Father’s Day

We had two driveways, separated by a long row of hedges that flowered in late May. In the fall, brown leaves slid across the shiny blacktop that sloped down and left near the basketball. We had a two car garage. That was once the standard. Now I suppose it designates the property as a fixer-upper. Nevertheless, with all of that black top we always kept one car outside. My dad used most of his side for tools. He had a tool box with wheels, Snap-On Tools calenders. Bosch and Castrol — Sebring 94! The works.

Dad had a wooden board with wheels that he used to slide underneath our cars with when he fixed things. I’d stand there. Mainly, I did nothing useful. It looked like the scene in the Wizard of Oz, when Dorothy lands on the Wicked Witch of the East. Just a pair of feet. Except there were no ruby slippers. More likely, it was a pair of Bass Weejuns and some paint stained khakis. No socks, so that you could really see his skinny pale legs.

Dad’s hand would jut out. Get the 3/18ths Lassiter!!! Don’t just stand there! Its next to the ratchets, by the Hanover Set.”

Then his figures would snap. And snap. And then his wrist would rotate while his finger jutted out to the back of the garage.

“Uh,” I’d say, “where do you mean, specifically?” Because basically there were hundreds of tools in that garage. Each one was soddered with his code number. They all looked like they were in the Hanover Set.

The feet would pull a body out from under the car about now.

My father would emerge, his fingers dripping with oil, his white t-shirt so worn as to resemble gauze, and look puzzled. I think he wondered how someone could be smart in school, and never bother to find out how an engine works.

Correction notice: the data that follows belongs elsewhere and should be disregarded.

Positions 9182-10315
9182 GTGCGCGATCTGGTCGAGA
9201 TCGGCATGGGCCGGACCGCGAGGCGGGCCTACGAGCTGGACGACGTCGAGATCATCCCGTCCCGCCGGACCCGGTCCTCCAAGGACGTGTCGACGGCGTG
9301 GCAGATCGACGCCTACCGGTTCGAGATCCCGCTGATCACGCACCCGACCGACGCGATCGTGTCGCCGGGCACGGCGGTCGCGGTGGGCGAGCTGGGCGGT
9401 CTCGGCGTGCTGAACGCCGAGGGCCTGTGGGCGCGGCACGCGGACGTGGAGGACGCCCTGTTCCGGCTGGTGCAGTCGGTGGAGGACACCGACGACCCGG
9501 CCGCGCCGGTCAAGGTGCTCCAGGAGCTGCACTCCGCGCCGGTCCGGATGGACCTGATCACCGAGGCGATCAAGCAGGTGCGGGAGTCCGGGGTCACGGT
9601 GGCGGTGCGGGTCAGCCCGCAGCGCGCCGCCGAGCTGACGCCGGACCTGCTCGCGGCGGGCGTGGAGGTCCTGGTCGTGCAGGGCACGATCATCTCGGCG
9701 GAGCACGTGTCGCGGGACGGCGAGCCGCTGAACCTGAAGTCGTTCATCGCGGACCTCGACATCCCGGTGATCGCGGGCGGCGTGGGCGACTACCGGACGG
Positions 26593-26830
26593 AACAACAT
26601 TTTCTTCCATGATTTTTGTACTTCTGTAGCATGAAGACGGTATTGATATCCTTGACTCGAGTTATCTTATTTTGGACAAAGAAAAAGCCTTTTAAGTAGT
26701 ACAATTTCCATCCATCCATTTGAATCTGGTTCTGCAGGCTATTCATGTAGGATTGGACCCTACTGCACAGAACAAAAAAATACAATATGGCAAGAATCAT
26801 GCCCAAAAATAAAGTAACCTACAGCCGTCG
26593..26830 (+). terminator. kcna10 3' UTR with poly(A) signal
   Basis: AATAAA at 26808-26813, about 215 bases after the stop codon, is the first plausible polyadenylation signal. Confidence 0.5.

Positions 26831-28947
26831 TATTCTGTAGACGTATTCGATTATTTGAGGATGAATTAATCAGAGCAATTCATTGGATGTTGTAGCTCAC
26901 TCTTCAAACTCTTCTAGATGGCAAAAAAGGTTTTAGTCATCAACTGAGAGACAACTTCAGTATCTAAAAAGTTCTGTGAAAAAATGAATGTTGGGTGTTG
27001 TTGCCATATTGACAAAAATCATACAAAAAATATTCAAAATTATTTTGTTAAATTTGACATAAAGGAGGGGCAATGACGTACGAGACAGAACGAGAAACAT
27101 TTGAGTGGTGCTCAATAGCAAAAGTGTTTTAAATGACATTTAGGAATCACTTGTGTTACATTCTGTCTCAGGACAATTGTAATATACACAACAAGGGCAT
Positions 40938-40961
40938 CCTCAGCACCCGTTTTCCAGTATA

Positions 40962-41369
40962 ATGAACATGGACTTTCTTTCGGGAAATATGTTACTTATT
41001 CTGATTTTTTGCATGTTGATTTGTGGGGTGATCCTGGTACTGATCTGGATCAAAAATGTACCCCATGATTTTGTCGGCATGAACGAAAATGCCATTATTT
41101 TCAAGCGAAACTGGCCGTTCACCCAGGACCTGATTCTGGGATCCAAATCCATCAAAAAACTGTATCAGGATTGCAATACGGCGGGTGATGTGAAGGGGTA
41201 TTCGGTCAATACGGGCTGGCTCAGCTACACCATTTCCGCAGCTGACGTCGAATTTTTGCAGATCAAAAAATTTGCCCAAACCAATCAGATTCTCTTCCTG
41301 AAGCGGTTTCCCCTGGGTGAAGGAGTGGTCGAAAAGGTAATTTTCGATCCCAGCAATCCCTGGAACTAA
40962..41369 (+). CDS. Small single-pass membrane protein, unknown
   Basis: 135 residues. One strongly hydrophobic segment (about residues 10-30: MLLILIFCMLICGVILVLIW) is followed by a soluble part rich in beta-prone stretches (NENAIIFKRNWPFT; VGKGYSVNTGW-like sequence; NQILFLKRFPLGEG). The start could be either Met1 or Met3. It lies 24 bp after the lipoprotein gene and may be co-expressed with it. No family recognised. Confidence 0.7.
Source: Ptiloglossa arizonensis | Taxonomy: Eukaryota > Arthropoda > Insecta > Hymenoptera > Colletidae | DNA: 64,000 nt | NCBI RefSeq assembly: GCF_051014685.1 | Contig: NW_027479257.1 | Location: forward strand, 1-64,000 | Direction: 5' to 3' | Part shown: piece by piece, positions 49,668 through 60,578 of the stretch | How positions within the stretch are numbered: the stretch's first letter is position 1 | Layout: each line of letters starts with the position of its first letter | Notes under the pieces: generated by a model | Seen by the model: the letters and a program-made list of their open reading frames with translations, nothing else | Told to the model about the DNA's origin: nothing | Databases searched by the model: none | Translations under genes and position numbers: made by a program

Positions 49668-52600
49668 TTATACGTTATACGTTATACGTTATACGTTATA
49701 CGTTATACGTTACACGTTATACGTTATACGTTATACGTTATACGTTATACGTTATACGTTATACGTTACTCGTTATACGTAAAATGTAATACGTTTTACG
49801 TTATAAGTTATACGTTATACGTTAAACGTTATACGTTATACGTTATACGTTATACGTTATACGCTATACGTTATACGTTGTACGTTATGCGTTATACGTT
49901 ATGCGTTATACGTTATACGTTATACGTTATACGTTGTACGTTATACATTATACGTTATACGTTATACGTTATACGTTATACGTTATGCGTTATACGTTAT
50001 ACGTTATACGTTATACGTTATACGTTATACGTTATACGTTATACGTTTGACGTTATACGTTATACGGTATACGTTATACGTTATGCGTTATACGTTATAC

He would hold an oil filter gently, considering its manufacture more as an effort at art than as an example of blind reproduction. Did it have a good seal? Would that gasket last? He’d pour a few drops of oil on the seal. Those fingers, already oiled, spread the viscous clear liquid evenly across the circumference.

Pretty much I was quiet at this time. I could hear his breath. Always heavy. And the fresh scent of Speed Stick.

He would set that filter down in the crook of the hood. He’d take his glasses off, blow his nose like a fog horn, wipe his forehead with a cloth diaper, and expound.

It could pretty much be anything from the canon of Awesome Pieces of Fatherly Knowledge. They rotated. The effect was something akin to classic records in a juke box. Few new ones were ever invented.

Here are ten all time Faves:

1) Shift down, stay off the brakes, accelerate through the curve.
2) Get with the program
3) Order the adult donut
4) Don’t smoke those damn cigarettes
5) Just make sure its from my store. And, get your gig line straight.
6) One Day at a Time
7) The job expands to fill the available time.
8) Adoption would be a good thing for you to think about. It is nothing to be afraid of.
9) We have more than some, less than others.
10) Take nothing but pictures, leave nothing but footprints.


One Response to “Father’s Day”

  1. Anonymous Says:

    Hi Adam,

    I enjoyed reading your memoir of dad, however as another one of his children, I must suggest a clarification.

    I don’t recall any sliding board on wheels, but instead, Dad inching under the car right on the pavement and coming out with his threadbare Hanes t-shirt covered in those little twirly seeds that fall from the trees.

    I also noticed you changed the brand of shoes he wore on those weekend afternoons. I don’t remember the brand either, but I can definitely picture them. They were older than me, a beige suede style with a thick rubber sole and a whole lot of paint. I want to say he got them in Colorado. The sockless weejuns were FBC attire.

    And do you remember the waterless handcleaner? He’d always use it at the side sink after coming in the kitchen saying to Mom, “Hey Lady! I fixed your…” and threatening to give her a big sweaty, greasy hug and kiss. She loved that.

    Well, I hope you have a happy father’s day. Just think, you too are leaving these quirky little impressions on John and Rosie.

    Love, Gretchen

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